Congress should rein in the tendency of the FSOC to simply implement the decisions of the FSB in the US. The FSOC’s decisions on SIFI designations should be made on the basis of clear standards and guidelines; it cannot be simply a matter of regulatory discretion.
Under Dodd-Frank, FSOC has the authority to designate any financial firm as a systemically important financial institution if the institution’s “financial distress” will cause “instability in the US financial system.” Unless the power of the FSOC is curbed by Congress we may see many of the largest non-bank financial firms brought under the control of the FSOC and ultimately the Fed.
The Shadow Financial Regulatory Committee (SFRC) is a group of publicly recognized independent experts on the financial services industry — including experts in banking, insurance, and securities — who meet regularly to study and critique regulatory policies affecting this sector of the economy.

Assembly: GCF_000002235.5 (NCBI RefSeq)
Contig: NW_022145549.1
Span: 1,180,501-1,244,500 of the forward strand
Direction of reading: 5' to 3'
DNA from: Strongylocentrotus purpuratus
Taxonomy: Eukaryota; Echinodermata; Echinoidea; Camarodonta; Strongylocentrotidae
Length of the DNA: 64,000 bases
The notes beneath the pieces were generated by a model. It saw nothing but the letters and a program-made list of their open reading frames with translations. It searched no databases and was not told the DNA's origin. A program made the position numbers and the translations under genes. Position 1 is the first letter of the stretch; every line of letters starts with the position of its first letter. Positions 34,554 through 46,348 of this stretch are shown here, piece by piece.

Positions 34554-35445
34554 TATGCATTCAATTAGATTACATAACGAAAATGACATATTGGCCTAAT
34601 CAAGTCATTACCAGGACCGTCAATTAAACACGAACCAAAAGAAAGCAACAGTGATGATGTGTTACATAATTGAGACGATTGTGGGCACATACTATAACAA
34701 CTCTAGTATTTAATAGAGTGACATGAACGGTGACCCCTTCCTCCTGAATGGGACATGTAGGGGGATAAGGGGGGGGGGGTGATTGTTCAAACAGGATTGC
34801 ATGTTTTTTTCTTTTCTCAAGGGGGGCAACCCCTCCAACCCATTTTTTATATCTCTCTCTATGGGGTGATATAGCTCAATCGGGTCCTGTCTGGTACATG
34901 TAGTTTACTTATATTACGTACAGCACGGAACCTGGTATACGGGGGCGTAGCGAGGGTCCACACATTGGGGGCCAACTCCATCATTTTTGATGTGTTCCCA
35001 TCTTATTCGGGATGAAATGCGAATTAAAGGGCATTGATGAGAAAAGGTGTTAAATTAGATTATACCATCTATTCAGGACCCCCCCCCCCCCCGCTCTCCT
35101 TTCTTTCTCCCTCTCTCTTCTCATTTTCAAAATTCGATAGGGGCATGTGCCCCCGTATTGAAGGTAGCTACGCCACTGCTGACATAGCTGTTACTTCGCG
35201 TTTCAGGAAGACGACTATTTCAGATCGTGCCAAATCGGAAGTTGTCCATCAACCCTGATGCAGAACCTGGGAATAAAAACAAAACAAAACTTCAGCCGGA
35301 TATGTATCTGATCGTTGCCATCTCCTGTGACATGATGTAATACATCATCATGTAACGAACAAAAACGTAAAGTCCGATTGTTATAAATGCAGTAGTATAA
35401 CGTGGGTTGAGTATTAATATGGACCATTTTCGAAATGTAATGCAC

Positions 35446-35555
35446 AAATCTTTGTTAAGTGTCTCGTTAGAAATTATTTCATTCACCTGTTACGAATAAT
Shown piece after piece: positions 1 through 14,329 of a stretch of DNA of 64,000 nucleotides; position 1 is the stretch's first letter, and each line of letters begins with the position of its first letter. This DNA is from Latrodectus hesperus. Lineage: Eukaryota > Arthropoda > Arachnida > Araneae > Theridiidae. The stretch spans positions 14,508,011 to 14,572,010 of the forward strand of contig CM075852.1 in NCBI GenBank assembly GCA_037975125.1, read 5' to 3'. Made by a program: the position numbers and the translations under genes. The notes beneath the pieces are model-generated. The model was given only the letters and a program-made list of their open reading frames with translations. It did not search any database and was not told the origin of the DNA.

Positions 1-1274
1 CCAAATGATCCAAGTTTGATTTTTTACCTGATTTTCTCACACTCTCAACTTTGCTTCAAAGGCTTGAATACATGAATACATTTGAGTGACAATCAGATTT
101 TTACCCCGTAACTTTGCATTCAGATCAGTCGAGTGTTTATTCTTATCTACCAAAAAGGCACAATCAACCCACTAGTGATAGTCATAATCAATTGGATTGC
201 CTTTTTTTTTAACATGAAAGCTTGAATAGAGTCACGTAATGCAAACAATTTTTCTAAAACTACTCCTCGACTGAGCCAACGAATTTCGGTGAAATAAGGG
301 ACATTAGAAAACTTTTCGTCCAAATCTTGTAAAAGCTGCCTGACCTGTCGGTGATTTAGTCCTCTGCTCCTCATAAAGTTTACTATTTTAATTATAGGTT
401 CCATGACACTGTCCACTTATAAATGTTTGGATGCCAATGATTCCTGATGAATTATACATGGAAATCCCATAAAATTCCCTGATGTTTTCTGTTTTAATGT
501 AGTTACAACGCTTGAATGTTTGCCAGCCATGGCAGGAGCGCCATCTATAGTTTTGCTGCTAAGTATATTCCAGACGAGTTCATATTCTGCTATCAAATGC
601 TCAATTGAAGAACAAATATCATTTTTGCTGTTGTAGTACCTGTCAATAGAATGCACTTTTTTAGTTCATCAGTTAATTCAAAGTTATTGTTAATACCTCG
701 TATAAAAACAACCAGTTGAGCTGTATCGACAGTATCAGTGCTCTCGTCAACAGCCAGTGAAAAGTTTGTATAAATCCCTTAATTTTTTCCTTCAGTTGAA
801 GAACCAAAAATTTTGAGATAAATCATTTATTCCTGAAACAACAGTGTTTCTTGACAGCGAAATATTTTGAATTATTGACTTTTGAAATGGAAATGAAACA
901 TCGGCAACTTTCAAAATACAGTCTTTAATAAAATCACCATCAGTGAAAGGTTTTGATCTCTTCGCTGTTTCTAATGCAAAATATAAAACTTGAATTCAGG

It is difficult to see how asset managers, of whatever size, could create systemic risk. By moving against an industry that cannot create systemic risk, the FSB and FSOC showed that their ambition wasn’t to prevent the next financial crisis, but instead to extend their power. That alone should be reason for repealing the authority of the FSOC under the Dodd-Frank Act.
In a September 2013 report, the Office of Financial Research (OFR), a US Treasury agency set up by the Dodd-Frank Act, suggested that the asset management industry could be a future source of systemic risk. However, the chances that an asset manager could trigger a systemic event is vanishingly small. The FSOC should spend its time elsewhere.
For more than two years, Congress, the insurance industry and insurance consumers have been waiting for the report of the Federal Insurance Office (FIO). The report was supposed to make recommendations for the modernization of U.S. insurance regulation, and it finally arrived last week, landing with a thud on desks in Washington and elsewhere.